The aspect of music being entirely subjective has always bewildered me. On one side, you have people arguing that music cannot be judged as being ‘good’ or ‘bad’ because who’s to say what qualifies something to be worse than the other? And on the other side, you have people arguing that music can be directly broken up and dissected and that yes, you can significantly say that a band like Wolf Parade is better than Creed. I’ve always followed the thinking that music can be objective but even after over-analyzing it to death, I can start to see what the other side believes.
A band like No Second Troy firmly falls in between the lines where music can be subjectively enjoyed, as well as being objectively solid. For every new lyric on a broken relationship, there is a solid chorus that is built on sturdy melodies and chords, and in between, there is a charm and endearment that transcends their music. Their newest album, Colors, challenges the black and white thinking of objectivists, like yours truly, into pushing outside of their boundaries and hopefully, recognizing that music is a purely subjective art.
The album’s strategy can be simply detailed: everything, including the music, is made up of colors that attempting to deem something as right/wrong, bad/good, or even, black/white will never amount to anything because of all the grays involved. But upon further listening, one can easily notice that while topical in many forms, it’s a debate that has been raging for years. And through the album’s music, everything is brought forth by musicians that are all comfortable in their own skin, aware of their abilities as band mates. These assets provide an album that is not only aware of its challenging themes but at the same time, filled with an abundant amount of great music.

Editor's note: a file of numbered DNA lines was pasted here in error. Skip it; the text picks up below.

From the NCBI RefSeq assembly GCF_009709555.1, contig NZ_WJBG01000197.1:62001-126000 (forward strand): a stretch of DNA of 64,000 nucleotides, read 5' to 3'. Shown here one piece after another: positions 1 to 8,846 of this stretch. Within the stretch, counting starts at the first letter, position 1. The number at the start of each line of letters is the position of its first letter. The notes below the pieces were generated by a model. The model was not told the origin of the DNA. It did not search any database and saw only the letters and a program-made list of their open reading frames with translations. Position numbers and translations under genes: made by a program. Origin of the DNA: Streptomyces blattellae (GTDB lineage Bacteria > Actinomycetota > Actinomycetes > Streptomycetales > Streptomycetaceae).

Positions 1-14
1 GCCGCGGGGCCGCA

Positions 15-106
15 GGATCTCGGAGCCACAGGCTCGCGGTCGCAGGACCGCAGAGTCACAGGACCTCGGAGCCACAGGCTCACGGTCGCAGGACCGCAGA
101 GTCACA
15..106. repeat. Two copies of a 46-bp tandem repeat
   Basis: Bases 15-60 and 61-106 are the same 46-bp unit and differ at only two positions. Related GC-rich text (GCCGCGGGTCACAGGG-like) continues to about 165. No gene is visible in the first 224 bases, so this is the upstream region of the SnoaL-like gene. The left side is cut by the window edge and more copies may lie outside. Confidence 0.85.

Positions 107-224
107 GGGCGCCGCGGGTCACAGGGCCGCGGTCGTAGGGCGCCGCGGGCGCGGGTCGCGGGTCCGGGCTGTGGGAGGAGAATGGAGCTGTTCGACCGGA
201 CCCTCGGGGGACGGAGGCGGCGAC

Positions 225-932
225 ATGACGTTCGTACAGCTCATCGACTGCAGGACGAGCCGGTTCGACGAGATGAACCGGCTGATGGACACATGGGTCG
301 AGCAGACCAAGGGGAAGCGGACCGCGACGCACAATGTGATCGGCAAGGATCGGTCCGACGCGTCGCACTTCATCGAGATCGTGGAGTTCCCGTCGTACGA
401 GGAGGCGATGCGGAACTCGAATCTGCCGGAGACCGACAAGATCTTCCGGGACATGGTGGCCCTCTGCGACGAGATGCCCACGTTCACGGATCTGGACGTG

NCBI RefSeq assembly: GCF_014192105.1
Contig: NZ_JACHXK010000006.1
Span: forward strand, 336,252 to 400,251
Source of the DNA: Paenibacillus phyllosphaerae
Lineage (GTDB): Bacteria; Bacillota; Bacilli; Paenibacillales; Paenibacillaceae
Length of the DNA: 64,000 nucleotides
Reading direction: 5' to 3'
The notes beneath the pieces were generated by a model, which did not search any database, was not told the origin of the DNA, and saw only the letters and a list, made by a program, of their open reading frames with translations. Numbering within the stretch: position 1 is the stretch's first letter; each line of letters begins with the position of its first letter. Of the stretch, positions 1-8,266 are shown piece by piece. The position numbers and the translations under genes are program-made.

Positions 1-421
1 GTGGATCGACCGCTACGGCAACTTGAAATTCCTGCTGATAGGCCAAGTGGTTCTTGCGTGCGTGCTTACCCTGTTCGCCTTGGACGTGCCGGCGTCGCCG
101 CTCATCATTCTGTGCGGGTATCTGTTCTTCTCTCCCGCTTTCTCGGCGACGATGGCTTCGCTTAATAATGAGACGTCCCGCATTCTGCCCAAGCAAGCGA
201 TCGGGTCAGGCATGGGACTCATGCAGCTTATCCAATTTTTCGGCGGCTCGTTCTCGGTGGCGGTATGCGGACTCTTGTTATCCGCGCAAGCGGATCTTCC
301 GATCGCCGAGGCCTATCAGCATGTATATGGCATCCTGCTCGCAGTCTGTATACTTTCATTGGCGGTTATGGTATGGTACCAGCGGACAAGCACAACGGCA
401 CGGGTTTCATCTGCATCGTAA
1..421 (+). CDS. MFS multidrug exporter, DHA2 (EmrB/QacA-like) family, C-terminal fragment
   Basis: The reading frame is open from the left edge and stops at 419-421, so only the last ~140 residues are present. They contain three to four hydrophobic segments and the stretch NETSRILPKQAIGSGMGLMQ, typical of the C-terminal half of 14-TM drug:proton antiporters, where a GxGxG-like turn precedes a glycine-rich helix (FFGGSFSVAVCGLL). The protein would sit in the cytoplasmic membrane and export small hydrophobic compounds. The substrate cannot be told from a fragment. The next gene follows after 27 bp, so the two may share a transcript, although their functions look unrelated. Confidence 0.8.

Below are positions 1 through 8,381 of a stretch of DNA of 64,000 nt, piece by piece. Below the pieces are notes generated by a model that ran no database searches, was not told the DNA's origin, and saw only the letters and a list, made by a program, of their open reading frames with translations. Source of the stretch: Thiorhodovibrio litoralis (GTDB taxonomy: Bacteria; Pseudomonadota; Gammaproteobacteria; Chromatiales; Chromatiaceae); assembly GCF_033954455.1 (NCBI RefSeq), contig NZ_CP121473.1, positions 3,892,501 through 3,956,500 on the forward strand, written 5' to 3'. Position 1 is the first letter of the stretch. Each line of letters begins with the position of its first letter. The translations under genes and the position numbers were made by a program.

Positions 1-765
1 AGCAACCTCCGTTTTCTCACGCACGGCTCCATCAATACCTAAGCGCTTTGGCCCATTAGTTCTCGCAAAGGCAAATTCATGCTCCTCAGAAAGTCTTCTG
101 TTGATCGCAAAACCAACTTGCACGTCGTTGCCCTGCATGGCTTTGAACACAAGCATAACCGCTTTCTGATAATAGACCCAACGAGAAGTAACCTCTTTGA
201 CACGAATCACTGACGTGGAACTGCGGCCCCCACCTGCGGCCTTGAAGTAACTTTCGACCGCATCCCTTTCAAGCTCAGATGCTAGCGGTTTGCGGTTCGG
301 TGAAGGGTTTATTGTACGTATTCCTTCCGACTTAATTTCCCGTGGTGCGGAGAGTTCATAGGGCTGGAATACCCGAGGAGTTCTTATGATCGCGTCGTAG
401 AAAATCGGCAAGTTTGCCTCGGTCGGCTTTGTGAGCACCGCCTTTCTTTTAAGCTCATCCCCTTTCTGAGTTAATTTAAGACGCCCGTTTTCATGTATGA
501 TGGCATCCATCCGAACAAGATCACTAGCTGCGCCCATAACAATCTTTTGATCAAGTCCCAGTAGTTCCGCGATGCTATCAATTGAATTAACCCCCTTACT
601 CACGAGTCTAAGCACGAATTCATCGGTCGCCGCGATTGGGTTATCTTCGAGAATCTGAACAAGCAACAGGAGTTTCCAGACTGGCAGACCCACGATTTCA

Jeff Wharen’s vocals recall the earlier decade’s alternative crooners with lyrics that cover the love we all hope to find and the love we all lose at one point in our lives. On “Surfacing” Wharen’s words are admirably convincing as he calls for his love to “come take my hand.” With his band softly layering guitars and keyboard lines, they come together for a fitting climax into Wharen’s final declaration. And “Wake Up” is certainly one of the better cuts with a piano line that hovers above the composition – quietly in the background – before being brought back out towards the end.
And the message is always clear, as it’s positioned on the aptly titled, “Grounded.” Staying close to the ground and never becoming presumptuous or worse, self-righteous, is hard for many people to do but with a Crowded House influence, No Second Troy comes together for a terrific album starter. Prefacing the surface with a steady amount of rock that flashes with angular guitars and pounding drums, everything is always moving forward. Although Colors definitely brings up a debate regarding musical judgments, it’s also a nod to the album’s varying styles of rock. Each song carries its own fashion and style and even the album’s ending ode of Scott Joplin’s “Maple Leaf Rag” all make for a pretty colorful album.
It all works out well for No Second Troy in being able to not only make music that will jump out to subjective people but also, objective people alike. Making honest music with solid hooks and melodies is always a great thing and one that many can agree on. And sure, I love some music about relationships too so call me a subjectivist if you’d like. There’ll always be good music like Colors to debunk any theory.